By Barry Rosenberg
May 26, 2010
The Defense Advanced Research Projects Agency and industry are
developing a National Cyber Range to test network attack-and-defend
strategies, much the same way that the United States created a range at
Bikini Atoll in the 1940s and 1950s to test atomic weapons.
The goal of the NCR is to accelerate government research and development
in high-risk, high-return areas and jump-start technical cyber
transformation in the private sector. NCR will achieve this by providing
a real-world simulation environment from which companies and research
organizations can develop, field and test advanced concepts and
capabilities to defend U.S. communications networks against cyber
There are already a number of smaller, noninterconnected cyber ranges
for testing in the United States, but none of them provides the single,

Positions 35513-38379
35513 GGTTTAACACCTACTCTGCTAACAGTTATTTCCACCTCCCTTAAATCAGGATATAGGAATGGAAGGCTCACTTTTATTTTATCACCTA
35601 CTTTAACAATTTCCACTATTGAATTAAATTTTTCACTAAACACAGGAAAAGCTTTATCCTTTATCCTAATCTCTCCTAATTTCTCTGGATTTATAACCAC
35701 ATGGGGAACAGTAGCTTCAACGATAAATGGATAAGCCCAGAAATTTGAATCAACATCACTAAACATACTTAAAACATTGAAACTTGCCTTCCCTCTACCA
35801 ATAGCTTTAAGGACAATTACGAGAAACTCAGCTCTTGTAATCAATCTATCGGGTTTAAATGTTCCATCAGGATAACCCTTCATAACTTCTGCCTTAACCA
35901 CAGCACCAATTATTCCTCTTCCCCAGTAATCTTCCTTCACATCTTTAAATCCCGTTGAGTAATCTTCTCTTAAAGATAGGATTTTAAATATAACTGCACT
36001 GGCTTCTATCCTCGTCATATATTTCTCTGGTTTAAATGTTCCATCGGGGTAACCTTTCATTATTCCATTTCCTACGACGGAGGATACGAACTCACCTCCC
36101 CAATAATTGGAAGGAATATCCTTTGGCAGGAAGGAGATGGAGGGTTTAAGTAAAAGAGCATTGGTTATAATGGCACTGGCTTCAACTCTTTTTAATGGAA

large-scale test bed that DARPA said will quickly produce qualitative
and quantitative assessments of cyber R&D. For example, there is the
Joint Forces Command Information Operations Range, which has been
operating since 2006 and routinely conducts more than 100 experiments a
year related to information operations.
What DARPA wants to do with the NCR is take testing automation to the
next level so that time-consuming, manual setup time can be kept to a
minimum, leaving more time to conduct experiments so cyber defense can
be more quickly woven into the nation's communications networks.
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